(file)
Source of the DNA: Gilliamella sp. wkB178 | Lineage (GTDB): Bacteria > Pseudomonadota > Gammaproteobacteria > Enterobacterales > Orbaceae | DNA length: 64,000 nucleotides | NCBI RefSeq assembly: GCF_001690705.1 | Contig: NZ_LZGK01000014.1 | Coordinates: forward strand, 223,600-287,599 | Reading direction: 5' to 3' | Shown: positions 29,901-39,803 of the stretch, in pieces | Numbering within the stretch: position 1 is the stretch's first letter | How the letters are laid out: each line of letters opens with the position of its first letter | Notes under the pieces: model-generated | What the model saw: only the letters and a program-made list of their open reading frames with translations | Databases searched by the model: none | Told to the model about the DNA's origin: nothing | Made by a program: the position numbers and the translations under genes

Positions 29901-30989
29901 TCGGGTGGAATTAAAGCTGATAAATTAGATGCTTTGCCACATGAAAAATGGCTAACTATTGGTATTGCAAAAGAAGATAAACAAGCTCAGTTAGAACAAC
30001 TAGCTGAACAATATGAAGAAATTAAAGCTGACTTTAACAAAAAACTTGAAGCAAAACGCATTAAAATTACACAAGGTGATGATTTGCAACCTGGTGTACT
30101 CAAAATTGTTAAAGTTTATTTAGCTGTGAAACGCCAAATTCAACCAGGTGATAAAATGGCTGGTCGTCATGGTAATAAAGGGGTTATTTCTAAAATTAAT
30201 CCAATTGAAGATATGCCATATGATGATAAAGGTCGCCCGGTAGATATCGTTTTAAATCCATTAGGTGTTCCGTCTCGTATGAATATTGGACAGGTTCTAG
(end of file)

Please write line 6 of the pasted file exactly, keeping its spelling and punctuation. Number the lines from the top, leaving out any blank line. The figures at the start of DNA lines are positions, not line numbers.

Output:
30201 CCAATTGAAGATATGCCATATGATGATAAAGGTCGCCCGGTAGATATCGTTTTAAATCCATTAGGTGTTCCGTCTCGTATGAATATTGGACAGGTTCTAG